Posts Tagged ‘twitter’

Social Networking

December 4, 2012

Today we’re hosting librarians from around the country and talking about engaging with students.  TOTD are on stage looking at social networking, so we thought it would be a good moment to rehearse the places you can find us and why you might want to:

Facebook

http://www.facebook.com/#!/uoplibrary

The Library’s Facebook page keep you up-to-date, offers links to help, and even answers enquiries.  If you’re on Facebook, try liking us!

Google+

https://plus.google.com/105160925780437322815#105160925780437322815/posts

Our Google+ stream is a way of keeping up with the Library happenings.    Use it for up-to-the minute news, to catch our mini-competitions, or even to ask enquiries.  Join our circles!

Pinterest

http://pinterest.com/uoplib/

Collections of photos – some to do with the Library, some that are fun from around the web.  See what we’re up or see what we’re interested in!

Twitter

http://www.twitter.com/uoplibrary

The Library’s Twitter feed is a great way of keeping up with goings-on via Twitter.  Use it for up-to-the minute news, to catch our mini-competitions, or even to ask enquiries.  Follow us!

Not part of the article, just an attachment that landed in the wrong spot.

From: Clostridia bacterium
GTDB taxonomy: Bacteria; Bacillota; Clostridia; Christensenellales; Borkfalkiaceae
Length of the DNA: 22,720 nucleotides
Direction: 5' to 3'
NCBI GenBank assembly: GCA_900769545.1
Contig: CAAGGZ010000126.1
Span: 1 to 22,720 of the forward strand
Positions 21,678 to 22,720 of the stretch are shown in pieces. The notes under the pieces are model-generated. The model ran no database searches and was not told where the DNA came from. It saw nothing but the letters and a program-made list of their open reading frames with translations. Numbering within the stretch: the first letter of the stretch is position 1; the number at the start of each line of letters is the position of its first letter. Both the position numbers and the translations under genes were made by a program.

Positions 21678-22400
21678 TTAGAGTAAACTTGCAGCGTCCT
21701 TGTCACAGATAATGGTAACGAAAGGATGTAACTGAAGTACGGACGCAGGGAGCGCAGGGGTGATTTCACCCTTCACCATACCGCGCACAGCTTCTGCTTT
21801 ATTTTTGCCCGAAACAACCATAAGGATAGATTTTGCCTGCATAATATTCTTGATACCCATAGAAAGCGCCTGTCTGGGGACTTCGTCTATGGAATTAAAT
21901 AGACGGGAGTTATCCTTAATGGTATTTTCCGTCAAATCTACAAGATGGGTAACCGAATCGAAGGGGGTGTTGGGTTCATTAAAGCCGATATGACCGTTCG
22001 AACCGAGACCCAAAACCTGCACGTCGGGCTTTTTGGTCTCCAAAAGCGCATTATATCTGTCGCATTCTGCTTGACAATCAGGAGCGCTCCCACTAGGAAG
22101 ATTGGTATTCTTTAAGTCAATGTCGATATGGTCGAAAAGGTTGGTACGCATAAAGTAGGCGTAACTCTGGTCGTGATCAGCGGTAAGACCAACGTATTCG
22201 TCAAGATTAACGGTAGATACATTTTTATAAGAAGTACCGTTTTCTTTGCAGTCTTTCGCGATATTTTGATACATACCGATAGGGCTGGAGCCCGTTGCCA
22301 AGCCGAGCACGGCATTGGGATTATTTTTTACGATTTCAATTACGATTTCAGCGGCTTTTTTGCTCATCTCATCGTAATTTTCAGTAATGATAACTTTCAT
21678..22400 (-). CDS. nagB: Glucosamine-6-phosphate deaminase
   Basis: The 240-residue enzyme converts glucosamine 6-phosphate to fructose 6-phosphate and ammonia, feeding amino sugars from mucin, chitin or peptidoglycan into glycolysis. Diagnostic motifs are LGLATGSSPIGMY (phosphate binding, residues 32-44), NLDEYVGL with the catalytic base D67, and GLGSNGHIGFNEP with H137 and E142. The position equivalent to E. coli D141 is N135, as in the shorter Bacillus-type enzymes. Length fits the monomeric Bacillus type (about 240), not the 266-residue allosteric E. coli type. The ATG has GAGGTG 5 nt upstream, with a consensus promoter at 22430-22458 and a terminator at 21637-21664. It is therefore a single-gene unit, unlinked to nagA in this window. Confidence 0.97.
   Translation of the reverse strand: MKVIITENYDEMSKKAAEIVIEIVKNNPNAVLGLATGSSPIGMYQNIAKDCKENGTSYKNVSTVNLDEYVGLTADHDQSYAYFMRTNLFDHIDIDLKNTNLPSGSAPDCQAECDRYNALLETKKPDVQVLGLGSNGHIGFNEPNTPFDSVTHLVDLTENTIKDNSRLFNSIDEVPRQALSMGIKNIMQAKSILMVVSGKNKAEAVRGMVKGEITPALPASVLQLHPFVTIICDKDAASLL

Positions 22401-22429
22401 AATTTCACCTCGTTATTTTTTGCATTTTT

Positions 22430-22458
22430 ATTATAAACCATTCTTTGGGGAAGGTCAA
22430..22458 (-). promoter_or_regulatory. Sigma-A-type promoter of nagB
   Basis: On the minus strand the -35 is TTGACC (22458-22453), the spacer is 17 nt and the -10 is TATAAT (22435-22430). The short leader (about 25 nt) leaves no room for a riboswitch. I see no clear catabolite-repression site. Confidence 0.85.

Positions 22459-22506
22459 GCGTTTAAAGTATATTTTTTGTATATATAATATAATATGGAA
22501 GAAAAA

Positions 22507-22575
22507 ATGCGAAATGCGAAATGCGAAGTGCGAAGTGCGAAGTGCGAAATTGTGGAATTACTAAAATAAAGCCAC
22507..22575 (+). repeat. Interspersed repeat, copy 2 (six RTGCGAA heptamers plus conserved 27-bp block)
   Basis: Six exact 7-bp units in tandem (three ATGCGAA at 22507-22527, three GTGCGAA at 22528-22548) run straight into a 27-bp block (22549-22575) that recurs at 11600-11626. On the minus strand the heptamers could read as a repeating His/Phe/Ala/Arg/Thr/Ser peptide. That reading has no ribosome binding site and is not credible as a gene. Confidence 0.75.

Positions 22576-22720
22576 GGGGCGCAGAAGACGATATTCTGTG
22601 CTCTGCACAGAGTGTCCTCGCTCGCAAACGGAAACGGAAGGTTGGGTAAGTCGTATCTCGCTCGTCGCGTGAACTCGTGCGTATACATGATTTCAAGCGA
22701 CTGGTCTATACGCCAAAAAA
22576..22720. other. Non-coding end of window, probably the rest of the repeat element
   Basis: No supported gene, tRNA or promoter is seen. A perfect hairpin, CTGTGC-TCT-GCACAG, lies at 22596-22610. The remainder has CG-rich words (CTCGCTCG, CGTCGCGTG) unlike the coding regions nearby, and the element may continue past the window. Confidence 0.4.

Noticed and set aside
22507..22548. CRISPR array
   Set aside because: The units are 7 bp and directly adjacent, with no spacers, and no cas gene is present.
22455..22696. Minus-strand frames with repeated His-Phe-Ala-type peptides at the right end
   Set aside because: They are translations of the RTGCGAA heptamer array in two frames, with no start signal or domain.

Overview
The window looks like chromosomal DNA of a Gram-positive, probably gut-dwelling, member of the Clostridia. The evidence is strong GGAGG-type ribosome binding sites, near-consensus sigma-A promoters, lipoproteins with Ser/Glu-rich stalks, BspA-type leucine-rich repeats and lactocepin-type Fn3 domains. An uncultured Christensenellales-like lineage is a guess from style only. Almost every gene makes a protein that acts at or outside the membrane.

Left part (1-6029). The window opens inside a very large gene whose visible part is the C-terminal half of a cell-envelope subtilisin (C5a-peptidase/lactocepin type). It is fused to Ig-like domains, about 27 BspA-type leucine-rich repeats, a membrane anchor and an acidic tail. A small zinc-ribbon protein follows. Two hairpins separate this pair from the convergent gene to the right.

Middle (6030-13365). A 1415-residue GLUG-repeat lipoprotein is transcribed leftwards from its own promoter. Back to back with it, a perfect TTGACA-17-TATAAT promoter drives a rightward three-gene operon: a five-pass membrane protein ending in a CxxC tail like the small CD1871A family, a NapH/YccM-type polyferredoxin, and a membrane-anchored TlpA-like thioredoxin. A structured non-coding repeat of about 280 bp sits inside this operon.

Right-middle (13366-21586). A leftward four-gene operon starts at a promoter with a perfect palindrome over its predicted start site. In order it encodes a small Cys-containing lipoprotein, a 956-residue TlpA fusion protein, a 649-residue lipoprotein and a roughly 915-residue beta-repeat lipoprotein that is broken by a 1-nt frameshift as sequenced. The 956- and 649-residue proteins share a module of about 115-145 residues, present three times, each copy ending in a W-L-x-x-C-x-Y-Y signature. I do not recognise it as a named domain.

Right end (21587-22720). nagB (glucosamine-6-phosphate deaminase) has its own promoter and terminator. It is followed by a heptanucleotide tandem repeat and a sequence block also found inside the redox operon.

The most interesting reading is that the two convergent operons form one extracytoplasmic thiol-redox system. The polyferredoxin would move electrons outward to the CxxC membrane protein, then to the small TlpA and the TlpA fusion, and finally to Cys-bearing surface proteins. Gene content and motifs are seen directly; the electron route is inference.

YouTube

http://www.youtube.com/user/uoplibrary

Introductory and ‘how to’ videos to give you a taste of the Library.

and of course the one you already know about!

Thing of the Day

https://reden.wordpress.com

This is a blog rounding up bizarre, interesting and sometimes even useful things we find on the internet.  Send in a contribution via totd@port.ac.uk

 

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Klout

April 25, 2012

Klout is an American based company that provides social media analytics. Sounds a bit dull but what it means in practice is that they can tell you your influence on your social networks. Klout will analysis your influence and give you a score between 1 and 100 based on how influential you are. This is apparently based on ‘your ability to drive action’ – not sure what this means but we think it means getting people to engage with the content you create. Klout isn’t for everyone but if you’re using social networks to promote yourself or your business or you want to see what impact your views are having in the wider world then you may want to know what Klout you have!

http://klout.com/home

1000 addenda

October 22, 2011

OK, we’ve had complaints already that we didn’t includ ‘Hats of Meat’ our most controversial post right back in the early days that nearly had the blog shut down!  Of course, since then Lady Gaga has made us look quite prescient.  But here’s the post:

https://reden.wordpress.com/2007/10/10/hats-of-meat/

And some sharp eyed person has noticed that yesterday we had a representative post from every year of existence *except* 2010.  (Do you people not have lives?)

Just to show that we weren’t having an off year, here are three favourites from 2010:

Twitter Typos
https://reden.wordpress.com/2010/10/23/twitter-typos/

Chart Porn
https://reden.wordpress.com/2010/04/23/chart-porn/

50 Strange Buildings of the World